By Ruben Vives, Scott Gold and Andrew Blankstein Los Angeles Times
LOS ANGELES — It began with an incident that seemed relatively harmless, even timeless: Two little girls. An argument over a boy. An arrangement to meet after school. A pause, while a few friends gathered around and the girls put their hair up in buns. Then the fight. It lasted just a minute — two flurries of punches, a busted lip and separate paths home.
But six hours after Friday’s fight in Long Beach, Calif., 10-year-old Joanna Ramos was dead. Officials launched an investigation over the weekend and on Monday they delivered a pronouncement that stunned an already shaken community. Joanna, coroner’s officials determined, had died of blunt-force trauma to the head — and her death was ruled a homicide.
Joanna’s mother, 41-year-old Cecilia Villanueva, said Monday she was desperate to find out what happened in the alleyway off Anaheim Street. Investigators, she said, have ordered classmates who witnessed the fight not to talk to her or anyone else, an apparent effort to preserve the integrity of the investigation.
“All I know is just rumors,” Villanueva said in Spanish at the family’s duplex, seven blocks away from Willard Elementary School, where Joanna was a fifth-grader. “We keep hearing different things. We heard she was bleeding from the nose after the fight, that she was hit multiple times in the head by this other girl. We just don’t know what happened. The only one who could have told me what happened is gone.”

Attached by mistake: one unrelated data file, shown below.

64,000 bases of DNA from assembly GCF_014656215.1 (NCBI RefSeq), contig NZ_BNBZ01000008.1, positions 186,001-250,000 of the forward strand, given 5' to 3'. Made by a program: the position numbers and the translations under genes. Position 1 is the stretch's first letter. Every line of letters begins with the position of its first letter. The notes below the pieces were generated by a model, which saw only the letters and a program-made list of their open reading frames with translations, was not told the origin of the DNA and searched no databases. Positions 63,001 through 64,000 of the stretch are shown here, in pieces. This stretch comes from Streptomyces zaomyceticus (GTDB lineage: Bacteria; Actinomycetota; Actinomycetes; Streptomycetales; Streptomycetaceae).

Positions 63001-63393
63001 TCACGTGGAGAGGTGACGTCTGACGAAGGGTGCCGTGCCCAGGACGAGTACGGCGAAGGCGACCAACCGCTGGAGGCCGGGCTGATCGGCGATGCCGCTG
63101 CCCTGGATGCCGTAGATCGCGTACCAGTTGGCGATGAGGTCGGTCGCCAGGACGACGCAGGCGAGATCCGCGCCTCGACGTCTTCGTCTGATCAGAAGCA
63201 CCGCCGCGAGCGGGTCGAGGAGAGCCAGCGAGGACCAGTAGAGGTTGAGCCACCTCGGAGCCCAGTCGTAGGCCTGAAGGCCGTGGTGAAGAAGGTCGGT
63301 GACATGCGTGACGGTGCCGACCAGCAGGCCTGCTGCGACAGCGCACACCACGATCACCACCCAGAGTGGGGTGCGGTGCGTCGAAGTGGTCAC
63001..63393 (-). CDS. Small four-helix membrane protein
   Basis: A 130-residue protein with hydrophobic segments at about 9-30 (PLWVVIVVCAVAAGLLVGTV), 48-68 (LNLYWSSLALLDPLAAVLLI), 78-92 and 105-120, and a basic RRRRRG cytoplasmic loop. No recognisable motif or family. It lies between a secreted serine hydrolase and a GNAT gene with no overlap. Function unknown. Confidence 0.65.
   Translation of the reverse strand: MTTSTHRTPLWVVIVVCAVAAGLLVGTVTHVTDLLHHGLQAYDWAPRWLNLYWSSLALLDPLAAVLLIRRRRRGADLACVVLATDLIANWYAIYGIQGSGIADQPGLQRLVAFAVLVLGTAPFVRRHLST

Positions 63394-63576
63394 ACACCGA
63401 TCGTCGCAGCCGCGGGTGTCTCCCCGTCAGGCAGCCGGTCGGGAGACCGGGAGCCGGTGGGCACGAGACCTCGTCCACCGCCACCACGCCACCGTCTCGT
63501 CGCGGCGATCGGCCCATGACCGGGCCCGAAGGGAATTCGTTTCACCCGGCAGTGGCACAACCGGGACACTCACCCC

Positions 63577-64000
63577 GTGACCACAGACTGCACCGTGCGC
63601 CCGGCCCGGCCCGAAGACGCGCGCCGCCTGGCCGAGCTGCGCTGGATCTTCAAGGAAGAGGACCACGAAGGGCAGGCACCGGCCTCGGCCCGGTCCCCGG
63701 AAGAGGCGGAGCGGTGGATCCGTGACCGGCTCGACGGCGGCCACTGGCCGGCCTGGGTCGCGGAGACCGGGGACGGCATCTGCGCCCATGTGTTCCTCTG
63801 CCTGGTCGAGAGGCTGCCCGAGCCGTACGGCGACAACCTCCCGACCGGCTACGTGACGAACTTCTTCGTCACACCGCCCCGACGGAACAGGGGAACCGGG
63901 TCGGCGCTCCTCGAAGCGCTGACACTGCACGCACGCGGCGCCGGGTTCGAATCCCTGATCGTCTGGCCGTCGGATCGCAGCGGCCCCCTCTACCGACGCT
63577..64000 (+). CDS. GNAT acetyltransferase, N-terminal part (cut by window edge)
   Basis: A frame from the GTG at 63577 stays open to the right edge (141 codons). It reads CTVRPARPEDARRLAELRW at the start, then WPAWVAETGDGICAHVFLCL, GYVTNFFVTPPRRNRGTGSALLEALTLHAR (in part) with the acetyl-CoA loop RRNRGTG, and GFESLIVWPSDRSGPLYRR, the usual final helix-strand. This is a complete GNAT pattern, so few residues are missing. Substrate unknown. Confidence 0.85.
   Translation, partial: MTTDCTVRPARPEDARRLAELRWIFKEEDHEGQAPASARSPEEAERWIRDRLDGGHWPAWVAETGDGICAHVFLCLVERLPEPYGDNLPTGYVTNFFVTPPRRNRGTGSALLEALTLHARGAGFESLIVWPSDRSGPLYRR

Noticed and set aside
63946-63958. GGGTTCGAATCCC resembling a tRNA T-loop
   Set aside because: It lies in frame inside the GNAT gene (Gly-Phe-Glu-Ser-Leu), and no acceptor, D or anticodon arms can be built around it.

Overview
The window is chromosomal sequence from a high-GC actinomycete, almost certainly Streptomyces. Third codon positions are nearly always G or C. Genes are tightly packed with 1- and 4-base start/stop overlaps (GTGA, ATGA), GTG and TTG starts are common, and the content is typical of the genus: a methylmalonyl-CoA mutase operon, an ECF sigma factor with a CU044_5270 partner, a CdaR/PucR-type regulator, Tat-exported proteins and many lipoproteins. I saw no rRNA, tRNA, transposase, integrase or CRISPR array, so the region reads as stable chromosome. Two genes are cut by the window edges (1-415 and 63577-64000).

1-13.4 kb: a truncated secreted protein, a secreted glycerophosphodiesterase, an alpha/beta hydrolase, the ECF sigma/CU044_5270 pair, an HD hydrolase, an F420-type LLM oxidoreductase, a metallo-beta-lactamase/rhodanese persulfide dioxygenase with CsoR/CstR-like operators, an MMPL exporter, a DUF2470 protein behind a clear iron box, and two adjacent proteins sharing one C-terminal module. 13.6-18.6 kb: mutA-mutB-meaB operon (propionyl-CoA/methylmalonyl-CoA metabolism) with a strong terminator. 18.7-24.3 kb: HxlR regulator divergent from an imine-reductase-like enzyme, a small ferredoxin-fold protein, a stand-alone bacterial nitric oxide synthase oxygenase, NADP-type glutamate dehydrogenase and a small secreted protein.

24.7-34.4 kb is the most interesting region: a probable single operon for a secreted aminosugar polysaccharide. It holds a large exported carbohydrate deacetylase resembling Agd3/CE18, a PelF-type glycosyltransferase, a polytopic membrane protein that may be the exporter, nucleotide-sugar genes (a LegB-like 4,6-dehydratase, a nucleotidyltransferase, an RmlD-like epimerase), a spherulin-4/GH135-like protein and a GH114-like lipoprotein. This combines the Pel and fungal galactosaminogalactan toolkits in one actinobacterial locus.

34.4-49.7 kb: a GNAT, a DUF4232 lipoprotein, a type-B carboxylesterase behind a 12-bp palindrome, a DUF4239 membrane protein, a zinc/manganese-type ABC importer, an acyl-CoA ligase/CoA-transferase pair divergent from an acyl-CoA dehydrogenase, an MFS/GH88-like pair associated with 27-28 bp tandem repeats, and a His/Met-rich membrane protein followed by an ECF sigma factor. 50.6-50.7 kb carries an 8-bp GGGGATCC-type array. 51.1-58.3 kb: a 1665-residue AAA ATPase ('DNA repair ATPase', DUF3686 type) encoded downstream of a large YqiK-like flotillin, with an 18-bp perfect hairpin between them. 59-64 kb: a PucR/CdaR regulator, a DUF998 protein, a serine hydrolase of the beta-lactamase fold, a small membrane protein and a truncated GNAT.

Long Beach police called the case highly unusual and delicate, given the age of the victim and the potential suspect, and the seemingly benign origins of the fight. Officials said they have no idea what the outcome of their investigation might be, nor whether criminal charges might be warranted.
Law enforcement sources said officers will interview students, teachers and parents, and will look at Joanna’s medical history to determine if the fight might have aggravated an existing condition.
The sources, who spoke on the condition of anonymity because the investigation was ongoing, said that at first, it appeared that neither child had suffered serious injuries. No weapons were used, they said. Detectives are looking into whether classmates had goaded the girls into fighting.
The results of the investigation will be forwarded to the Los Angeles County district attorney’s office, but the sources emphasized that the existence of an investigation does not necessarily mean that charges will be filed. Indeed, the situation was so unusual and fluid that administrators at Willard Elementary School hadn’t determined Monday whether the other student involved in the fight should be disciplined.
“This is a difficult situation for all of us to understand,” said Long Beach Unified School District spokesman Chris Eftychiou. “There are so many questions, but we have to be patient and let the police do its job.”